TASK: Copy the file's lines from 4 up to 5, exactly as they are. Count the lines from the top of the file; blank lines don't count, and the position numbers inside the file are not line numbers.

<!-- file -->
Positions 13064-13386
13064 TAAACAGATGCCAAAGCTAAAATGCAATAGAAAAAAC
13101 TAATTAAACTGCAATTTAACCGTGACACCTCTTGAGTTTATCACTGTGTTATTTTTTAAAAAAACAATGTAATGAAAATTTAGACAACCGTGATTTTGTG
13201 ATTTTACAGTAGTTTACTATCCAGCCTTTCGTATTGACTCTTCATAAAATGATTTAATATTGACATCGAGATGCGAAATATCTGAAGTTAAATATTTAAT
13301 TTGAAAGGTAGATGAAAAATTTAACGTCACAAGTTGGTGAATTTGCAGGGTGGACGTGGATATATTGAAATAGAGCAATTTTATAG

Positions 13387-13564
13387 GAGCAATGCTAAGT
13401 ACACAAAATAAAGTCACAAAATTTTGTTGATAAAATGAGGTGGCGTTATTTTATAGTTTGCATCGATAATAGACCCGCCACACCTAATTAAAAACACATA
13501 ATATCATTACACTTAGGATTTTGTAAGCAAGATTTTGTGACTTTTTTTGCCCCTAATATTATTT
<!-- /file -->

13201 ATTTTACAGTAGTTTACTATCCAGCCTTTCGTATTGACTCTTCATAAAATGATTTAATATTGACATCGAGATGCGAAATATCTGAAGTTAAATATTTAAT
13301 TTGAAAGGTAGATGAAAAATTTAACGTCACAAGTTGGTGAATTTGCAGGGTGGACGTGGATATATTGAAATAGAGCAATTTTATAG